Today’s Daily Stoic writing prompt: Is change really so bad? Is the status quo really so good?
In the department of unintentionally ironic statements, the fact that this prompt came up today, of all days, the morning after the US election has to rate up there. Change, for the United States, has never seemed so imperative. As we speak, as expected, there is not yet a clear winner in the Presidential race. The current incumbent, as expected, has declared victory and will be fighting at every turn the counting of mail-in and absentee ballots. But to be perfectly honest, even if Biden wins, the country will still be, in so many ways, broken. And those who are following along with the Stoics need to be deeply cognizant of the example of Seneca, who was Nero’s tutor and served in his administration, abetting his behaviour, until he realized his mistake too late–and paid with his life. It can be very easy to focus on the aspect of Stoicism of understanding that you do not control most events, only your reaction to them–which comes off as incredibly passive and fatalist.
Evening: As the day has progressed, Wisconsin and then Michigan have both turned blue, and the incumbent has filed lawsuits alleging fraud. Already, we have seen a few Republicans push back against this. At some point, they may realize that they’re better cutting their losses and moving on with their f*ckery without the anchor of a deeply divisive president around their ankles. They may reckon they will function better as obstructionists crying victim. They may well be right. We shall see. If Biden goes on to victory, I suspect the few supposed friends the occupant has will desert him, hoping not to be swept up in what will likely be a dragnet for illegal activity. He will be poison. Or craft glitter.
But to the point of today’s writing prompt: Change is absolutely inevitable. It’s not always easy. It’s not always good. But it cannot be simply ignored or willed away–as much as I think human nature sometimes wants it to be. Every new moment in time is different. Yes, history rhymes. It does not repeat itself. History provides lessons that the astute can use to guide their reactions to various circumstances, but those circumstances will never, ever be identical, as they are products of their own unique time and place. The person who would move forward must then understand not only the lessons of the past, but the reality of the present, and how the two intersect.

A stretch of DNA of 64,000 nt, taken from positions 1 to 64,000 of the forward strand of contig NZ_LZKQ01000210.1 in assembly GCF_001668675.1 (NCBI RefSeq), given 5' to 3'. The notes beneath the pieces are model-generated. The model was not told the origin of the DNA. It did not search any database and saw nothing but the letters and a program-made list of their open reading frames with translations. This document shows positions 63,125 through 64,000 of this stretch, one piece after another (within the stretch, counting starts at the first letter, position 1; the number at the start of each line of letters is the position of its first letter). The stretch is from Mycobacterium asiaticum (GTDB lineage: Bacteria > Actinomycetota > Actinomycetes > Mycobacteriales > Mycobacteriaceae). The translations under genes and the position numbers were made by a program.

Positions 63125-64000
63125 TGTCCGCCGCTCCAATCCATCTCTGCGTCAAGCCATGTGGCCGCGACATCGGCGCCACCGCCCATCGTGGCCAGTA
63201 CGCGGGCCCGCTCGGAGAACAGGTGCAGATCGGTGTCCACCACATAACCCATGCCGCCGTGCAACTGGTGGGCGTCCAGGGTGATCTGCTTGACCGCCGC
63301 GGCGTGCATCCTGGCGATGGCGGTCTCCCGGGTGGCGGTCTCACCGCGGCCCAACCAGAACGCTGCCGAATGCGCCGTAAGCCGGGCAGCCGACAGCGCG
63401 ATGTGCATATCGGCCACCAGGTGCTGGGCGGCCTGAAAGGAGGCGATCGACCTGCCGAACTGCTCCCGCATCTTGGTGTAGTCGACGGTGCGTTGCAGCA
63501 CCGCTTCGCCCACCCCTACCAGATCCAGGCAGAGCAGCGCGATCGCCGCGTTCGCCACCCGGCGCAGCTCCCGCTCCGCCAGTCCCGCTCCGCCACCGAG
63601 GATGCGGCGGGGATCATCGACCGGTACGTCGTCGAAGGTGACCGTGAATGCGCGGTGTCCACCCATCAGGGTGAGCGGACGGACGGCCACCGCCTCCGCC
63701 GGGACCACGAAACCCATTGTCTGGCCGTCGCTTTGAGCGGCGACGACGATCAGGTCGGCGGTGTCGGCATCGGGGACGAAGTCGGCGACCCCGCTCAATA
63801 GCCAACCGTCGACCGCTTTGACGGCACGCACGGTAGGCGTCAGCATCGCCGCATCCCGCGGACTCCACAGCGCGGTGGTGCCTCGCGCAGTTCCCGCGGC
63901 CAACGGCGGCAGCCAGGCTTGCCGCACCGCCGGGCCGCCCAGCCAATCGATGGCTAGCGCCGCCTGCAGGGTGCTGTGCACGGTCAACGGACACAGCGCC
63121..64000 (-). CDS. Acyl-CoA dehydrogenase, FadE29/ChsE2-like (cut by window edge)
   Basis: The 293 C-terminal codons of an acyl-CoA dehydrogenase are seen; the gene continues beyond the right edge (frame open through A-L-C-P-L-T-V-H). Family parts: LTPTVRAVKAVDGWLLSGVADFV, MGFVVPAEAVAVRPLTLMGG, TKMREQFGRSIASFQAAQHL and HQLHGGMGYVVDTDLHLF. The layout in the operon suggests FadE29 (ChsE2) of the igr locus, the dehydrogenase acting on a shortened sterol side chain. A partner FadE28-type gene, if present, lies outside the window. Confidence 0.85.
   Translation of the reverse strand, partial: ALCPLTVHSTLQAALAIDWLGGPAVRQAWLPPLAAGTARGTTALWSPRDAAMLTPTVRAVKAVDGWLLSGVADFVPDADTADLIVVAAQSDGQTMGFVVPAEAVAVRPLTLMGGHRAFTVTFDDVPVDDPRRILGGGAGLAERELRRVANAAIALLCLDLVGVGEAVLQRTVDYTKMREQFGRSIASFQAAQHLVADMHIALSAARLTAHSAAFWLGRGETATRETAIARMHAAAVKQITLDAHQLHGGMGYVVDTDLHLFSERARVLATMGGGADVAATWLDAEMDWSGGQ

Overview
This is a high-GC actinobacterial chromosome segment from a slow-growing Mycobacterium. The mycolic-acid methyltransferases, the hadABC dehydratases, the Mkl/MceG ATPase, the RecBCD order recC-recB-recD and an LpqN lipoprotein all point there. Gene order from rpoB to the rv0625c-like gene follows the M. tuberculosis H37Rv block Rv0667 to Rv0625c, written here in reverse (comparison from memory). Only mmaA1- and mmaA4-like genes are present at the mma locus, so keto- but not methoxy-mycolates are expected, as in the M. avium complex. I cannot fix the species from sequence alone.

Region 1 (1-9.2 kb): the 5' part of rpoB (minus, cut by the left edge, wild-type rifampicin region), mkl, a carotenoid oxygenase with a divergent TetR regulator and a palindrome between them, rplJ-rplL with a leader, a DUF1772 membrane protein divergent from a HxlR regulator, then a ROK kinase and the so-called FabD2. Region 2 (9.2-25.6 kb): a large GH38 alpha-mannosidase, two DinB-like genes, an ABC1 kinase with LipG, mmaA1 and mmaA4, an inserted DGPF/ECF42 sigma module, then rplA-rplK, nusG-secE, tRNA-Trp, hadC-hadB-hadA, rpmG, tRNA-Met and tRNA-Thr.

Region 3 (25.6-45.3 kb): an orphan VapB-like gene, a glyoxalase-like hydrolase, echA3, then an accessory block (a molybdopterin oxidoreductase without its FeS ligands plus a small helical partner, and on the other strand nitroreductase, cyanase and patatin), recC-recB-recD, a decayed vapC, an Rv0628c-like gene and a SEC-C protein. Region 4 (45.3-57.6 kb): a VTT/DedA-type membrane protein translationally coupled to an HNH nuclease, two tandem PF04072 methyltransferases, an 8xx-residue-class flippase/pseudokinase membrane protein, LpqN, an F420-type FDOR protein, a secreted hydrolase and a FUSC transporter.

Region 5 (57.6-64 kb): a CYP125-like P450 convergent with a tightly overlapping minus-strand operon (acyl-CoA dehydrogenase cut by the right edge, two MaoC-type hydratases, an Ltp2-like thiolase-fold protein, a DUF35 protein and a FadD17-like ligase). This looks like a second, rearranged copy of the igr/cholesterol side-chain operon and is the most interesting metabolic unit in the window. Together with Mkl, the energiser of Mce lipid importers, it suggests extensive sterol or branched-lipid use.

Today is the 77th anniversary of the premiere of Shostakovich’s 8th Symphony, the symphony I needed most today. (It’s as if the universe knows.) Waking up into uncertainty, as if trapped in the Passacaglia after the tumult of the election campaign, that C major seemed out of reach. And yet, it seems, maybe I have heard it and we have moved into the final movement, where there will be turmoil, yes, but the promise, at the end, of an exhausted resolution that will be tempered by the knowledge of just how much blood it cost us all.
Maybe. I will not tempt the fates. (Not that magical thinking on my part will change the truth of anything…)
Meanwhile, in the mundanities of continuing life, my lower jaw is numb from the two tiniest fillings I’ve ever had. The two of them combined took about 15 minutes to fill. This was preceded by an eventful day, where first, my new sweater arrived, and then I received word that the Honda dealership has located precisely the car we wanted (including manual transmission) and that it would be ready for us next Monday, so there was our insurance agency to call to make the arrangements to switch our policy over to the new vehicle. Then it was off to Gitta’s to pick up silk thread for my embroidery project, and finally, the first Festive Special of the year. I won’t decorate until after Remembrance Day, but there are already houses taking advantage of the unusually warm November weather to deck the halls.
And yes, it’s unusually warm. Today was something like 18 C out. We’re planning a backyard visit with friends on Saturday–who ever thought there’d be another one of those possible? And likely, then, at some point over the weekend–the last hurrah in the Porsche.
I’ll be back to the Shostakovich quartets tomorrow. I watched the 12th today, but all the 8th symphony stuff sort of took over. Gives me more time to ponder the mysteries of that particular quartet.
Once again, though: Good night, and good luck. We still need it.